Now Ireland has her madness and her weather still,
For poetry makes nothing happen: it survives
In the valley of its making where executives
Would never want to tamper, flows on south
From ranches of isolation and the busy griefs,
Raw towns that we believe and die in; it survives,
A way of happening, a mouth.

The same might be said of religion: not a thing but a way; not a noun but a verb. A means of addressing hurt, responding to it. A method of survival.

On the other hand, there’s something calcified in expertise, or perhaps cauterized. Product over process. Safe, confined, contained -- and trapped.

Your work, specifically Deposition, seems more unleashed than that. There’s a helluva lot of roaring involved. Incomprehension, too: the powerful, growling -- yes -- ferocious kind. There’s also huddling, nesting. Indeed, there’s “nothing,” as well -- “...how show long silence what clock what song / is there for hollowness who hurt you” -- but it’s the kind of nothing that won’t suffer to be blinked at dumbly. It demands an opinion, a stance, if only as a mechanism of self-defense.

Messy, yes. Painful and incomprehensible, too. I suspect (who can say for sure?) those things are part and parcel of transcendence: “Why hast thou forsaken me?” pleads the bloody Nazarene (and here’s the kicker) the moment before his spirit ascends. Last breath with no proof.

Here’s something I notice: There’s some measure of resignation in Hoagland’s sentiment, and defeat. Secular and still. But I daresay there’s a roar of religiosity in the Auden, as in Matthew 27:46. And I already said I hear that roar -- lots of them, actually -- in Deposition.

So here, finally, is the question -- loaded and unanswerable though it might be:

Where would you locate your study of Divinity and -- if I may be so bold as to ask them to join hands -- your poetry on the continuum of secular to religious, of sacred to profane?

KF: Divinity School and Deposition were part of the same time period in my life, but there is a distinction between them, and that is why I quoted Hoagland’s beautiful lines, “But when a man is hurt/he makes himself an expert,” when asked why I went to Divinity School. Expertise is a pursuit of the intellect, and, in some cases, the body. So, yes, it holds itself at a distance, a distance religious seekers don’t usually want. They want intimacy, submersion. Studying theology (trying to gain some intellectual expertise) was a way for me to contend with the powerful and destructive elements of religion, elements I had experienced in my earlier, younger religiosity. Deposition stems from those emotions, which were, I believe, flamed a bit by things I was learning in my intellectual studies. For example, I began to find clear correlations between the ways theologians and religious leaders wrote and spoke and the ways humans perpetrate violence. Both forcefully define the reality of another person, both control another, both thrive by moments of threat and moments of mercy. I have a long essay on this and can’t go into it all now. I used up too many words above! But, having this theory made Deposition even stormier. My work engages the metaphors of my tradition — God, world, human, salvation, etc. — and in that way, my work is not fully secular. If being called a “religious” poet means the questions I most often contend with in my poems concern those metaphors, then I lean towards what you call the sacred. That said, the human is included in my list of metaphors.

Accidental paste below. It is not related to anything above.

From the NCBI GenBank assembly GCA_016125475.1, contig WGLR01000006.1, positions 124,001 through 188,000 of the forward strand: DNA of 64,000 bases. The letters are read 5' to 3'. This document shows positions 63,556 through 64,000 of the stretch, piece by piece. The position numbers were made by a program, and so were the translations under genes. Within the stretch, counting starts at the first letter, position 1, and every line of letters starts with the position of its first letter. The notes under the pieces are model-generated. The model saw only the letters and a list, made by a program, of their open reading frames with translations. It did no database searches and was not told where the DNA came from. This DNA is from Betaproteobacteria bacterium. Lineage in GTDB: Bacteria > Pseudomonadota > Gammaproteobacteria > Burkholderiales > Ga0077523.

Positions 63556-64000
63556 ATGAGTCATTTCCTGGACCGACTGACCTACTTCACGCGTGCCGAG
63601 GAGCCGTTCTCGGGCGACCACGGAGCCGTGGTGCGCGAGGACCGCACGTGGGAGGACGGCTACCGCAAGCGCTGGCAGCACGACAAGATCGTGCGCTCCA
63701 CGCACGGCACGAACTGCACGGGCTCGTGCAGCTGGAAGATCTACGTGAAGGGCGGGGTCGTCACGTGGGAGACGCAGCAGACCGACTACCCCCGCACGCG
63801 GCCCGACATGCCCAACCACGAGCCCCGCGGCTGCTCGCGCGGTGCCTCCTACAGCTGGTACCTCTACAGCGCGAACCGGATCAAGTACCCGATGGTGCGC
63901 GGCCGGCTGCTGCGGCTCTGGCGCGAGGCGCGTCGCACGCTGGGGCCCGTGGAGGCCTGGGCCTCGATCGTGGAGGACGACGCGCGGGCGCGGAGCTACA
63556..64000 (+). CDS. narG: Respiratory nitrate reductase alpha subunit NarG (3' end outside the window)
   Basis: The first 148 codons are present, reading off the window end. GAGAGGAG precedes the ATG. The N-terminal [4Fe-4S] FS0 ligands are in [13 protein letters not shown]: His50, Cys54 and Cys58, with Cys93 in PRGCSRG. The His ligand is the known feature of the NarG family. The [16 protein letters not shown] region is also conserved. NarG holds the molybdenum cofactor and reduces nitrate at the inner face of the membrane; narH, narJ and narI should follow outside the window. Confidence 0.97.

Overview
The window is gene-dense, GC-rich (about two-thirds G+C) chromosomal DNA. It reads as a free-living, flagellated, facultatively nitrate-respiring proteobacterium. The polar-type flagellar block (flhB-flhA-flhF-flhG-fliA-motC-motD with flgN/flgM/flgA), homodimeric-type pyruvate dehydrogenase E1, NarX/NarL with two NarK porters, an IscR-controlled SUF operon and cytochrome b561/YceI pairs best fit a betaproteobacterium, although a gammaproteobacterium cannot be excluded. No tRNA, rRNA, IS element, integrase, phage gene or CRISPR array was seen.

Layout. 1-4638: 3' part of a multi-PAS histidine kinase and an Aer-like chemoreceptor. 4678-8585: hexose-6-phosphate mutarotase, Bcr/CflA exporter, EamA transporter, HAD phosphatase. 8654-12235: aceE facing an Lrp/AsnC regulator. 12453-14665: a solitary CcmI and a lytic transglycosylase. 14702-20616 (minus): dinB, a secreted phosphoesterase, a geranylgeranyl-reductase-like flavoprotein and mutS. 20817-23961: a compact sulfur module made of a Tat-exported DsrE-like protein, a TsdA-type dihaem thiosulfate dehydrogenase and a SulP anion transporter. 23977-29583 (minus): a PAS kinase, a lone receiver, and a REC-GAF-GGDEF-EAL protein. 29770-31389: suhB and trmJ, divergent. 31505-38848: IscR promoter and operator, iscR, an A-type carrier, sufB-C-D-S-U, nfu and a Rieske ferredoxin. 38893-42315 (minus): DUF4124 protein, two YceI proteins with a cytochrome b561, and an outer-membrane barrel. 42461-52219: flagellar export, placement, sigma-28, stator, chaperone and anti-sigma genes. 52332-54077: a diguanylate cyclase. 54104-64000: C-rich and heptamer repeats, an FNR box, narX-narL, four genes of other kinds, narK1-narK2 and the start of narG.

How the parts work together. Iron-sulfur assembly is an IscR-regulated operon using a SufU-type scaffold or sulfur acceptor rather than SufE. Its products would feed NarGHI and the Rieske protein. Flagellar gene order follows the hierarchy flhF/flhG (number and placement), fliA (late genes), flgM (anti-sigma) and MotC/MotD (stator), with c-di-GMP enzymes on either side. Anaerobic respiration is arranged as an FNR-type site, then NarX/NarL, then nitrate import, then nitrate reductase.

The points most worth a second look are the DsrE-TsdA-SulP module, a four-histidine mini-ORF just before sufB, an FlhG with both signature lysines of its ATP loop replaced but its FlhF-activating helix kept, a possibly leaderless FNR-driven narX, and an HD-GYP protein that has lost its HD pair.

I am not a Christian poet. I am just a poet, and it means very little to me to say or not say I am religious. I don’t believe in God, I do believe in God. I have no interest in reading poetry that claims to be Christian or religious, in the same way I have no interest in surrounding myself with people who are eager to claim those things.

RMR: Ten Either/Or’s. (Explain or not.)

Barack or Hillary? Barack.
Clooney or Johansson? This is not an interesting either/or.
John or Paul? Small parts of both.